Something lighter, tighter and less complicated (the Yamaha Super Tenere 1200 maybe?) is what we really need.

:-)

Anonymous said...

the R12GS is one of the most functional do-it-all bikes in the world... only two kind of people wud choose an F800GS over an R12: wussies and pussies. and maybe those who've never ridden an R12GS.

Mark Trevit said...

The R1200GS is the perfect long-distance touring motorcycle. Forget the 'adventure' bit; just fit tyres that are better for the street and go touring. It's better, more capable and more comfortable than a Gold Wing or even BMW's own K1300GT. Forget about posing, forget about being Ewan McGregor and the Long Way Round - just ride this bike to appreciate just how good it really is.

Anonymous said...

Anyone who says they're crap bikes hasn't ridden one. It's a great all-road bike, handles beautifully, brakes better than anything I've ever ridden and it'll eat up miles in comfort. It's absolutely neutral & the paralever/telelever soaks up everything but big hits.

Not a dirt bike, per se, but if you have to have one do-it-all there's only a couple like it.

Anonymous said...

@ Tim and Mick - you gotta be joking. The "super Tenere" has now been revealed to be super heavy - 261kg! What were Yamaha thinking? Ditto the xt660 - overweight and underpowered!

NLS said...

Sorry Timm and Mick but you are clueless.

Ride it first, then judge.

Tyler said...

its light for its size though... honda's 1000cc bikes are heavier... if you get to light it becomes less comfortable on the road.

Hawkeye said...

I've done over 90,000 KM on my GS 1200 with my wife as pillion. we've been through Namibia, the Caprivi, Okavango delta and the Makadikadi pans and out the bottom of botswana. Not a hassle best bike I've ever had just ordered a new 1200 Adventure. Hawkeye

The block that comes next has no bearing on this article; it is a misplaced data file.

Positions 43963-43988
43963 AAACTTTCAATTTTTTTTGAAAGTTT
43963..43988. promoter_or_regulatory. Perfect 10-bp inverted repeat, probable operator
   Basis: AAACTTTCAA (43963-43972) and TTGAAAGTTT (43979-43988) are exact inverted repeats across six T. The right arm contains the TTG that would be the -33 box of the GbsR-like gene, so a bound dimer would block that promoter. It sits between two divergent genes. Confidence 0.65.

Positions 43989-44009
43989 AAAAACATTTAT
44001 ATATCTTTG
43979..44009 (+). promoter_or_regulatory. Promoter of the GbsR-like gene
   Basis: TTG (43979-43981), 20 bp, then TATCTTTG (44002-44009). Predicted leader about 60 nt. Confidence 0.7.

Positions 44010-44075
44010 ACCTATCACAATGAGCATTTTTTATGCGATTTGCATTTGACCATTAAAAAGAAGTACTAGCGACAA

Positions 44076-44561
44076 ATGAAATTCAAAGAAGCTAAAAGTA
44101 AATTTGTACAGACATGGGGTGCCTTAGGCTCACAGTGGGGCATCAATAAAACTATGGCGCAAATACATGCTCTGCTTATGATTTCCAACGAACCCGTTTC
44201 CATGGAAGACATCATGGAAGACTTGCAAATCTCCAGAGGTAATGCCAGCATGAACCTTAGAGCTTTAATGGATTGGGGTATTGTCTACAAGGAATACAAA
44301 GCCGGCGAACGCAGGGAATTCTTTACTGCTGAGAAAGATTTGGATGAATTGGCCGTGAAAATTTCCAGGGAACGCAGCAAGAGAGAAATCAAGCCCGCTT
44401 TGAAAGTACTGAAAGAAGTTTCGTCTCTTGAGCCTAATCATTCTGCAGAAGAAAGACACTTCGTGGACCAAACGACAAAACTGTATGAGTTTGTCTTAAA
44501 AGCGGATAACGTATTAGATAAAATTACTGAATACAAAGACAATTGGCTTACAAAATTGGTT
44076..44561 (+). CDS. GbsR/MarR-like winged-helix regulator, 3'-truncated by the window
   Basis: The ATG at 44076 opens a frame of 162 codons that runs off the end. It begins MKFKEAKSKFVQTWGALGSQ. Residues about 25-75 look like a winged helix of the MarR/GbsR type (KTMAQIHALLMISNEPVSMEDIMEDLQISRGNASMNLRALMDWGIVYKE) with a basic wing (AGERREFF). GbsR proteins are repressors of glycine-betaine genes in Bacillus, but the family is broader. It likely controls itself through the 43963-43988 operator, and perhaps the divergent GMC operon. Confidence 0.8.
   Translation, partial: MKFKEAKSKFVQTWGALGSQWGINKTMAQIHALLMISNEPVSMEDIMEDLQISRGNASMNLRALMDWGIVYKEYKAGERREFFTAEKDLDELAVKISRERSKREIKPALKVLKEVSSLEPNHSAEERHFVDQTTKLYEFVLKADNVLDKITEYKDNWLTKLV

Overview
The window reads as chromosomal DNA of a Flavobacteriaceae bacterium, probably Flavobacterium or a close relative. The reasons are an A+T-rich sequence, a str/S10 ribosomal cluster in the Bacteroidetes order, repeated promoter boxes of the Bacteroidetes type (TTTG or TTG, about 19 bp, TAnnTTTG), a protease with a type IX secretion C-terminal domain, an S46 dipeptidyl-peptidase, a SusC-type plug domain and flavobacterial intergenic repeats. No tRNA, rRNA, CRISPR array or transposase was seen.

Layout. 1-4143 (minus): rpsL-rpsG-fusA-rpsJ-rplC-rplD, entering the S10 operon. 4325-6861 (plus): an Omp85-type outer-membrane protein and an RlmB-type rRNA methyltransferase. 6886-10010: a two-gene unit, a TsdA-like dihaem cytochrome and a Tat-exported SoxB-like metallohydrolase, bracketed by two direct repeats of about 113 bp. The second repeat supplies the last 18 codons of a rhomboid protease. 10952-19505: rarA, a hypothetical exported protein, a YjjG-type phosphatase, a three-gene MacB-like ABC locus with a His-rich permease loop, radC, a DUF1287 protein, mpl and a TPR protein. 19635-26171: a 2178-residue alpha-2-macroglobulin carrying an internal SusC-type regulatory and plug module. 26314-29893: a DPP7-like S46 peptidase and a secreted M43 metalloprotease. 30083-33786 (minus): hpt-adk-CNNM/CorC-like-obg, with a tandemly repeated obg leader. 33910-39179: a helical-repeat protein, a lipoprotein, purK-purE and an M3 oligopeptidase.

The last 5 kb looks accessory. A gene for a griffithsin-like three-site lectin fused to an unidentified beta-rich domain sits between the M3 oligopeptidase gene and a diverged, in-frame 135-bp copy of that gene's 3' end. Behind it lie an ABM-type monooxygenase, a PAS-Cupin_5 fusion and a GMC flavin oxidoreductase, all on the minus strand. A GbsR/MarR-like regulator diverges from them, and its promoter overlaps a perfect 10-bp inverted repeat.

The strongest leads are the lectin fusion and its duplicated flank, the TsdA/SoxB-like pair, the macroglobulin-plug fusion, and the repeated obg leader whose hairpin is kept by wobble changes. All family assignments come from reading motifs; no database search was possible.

NLS said...

Hawkeye you are the type of rider this bike needs. Let others judge from behind a monitor or on the saddle of a wannabe.

Anonymous said...

Timm must have short legs but didn't want to say?!?, I have done 180k km in 10 years on various GS's, (too many of them commuting though) I love many bikes but this one still delivers in so many ways. Weekend blasts, threading traffic, interstate runs (Tasmania is God's gift to MC riders) Very jealous of Hawkeye and Namibia.

Anonymous said...

i drove a gs 1100 from 1995 till 2001.The bike was to high for me (i am 1,71),so i replaced it with an aprilia pegaso 650.Man,...was that a mistake.Now that the GS 1200 has a lower seat,i cannot wait to order a new one,and i'll never look back!!

NLS said...

Man talking about a serious downgrade. :D The 1200GS is easily one of the top three motorcycles in any category, ever, from the perspective of the RIDER. Yes you have faster, yes you have more comfortable, yes you have more technologically advanced, yes you have more off road... This "mix" though is unique. And sales show that they did something right. I drive my 1200GS EVERY day in the last 4 years and I still smile and feel I am on the best beast out there. My next one will most probably be a GS again (this GS has saved my legs twice up to now).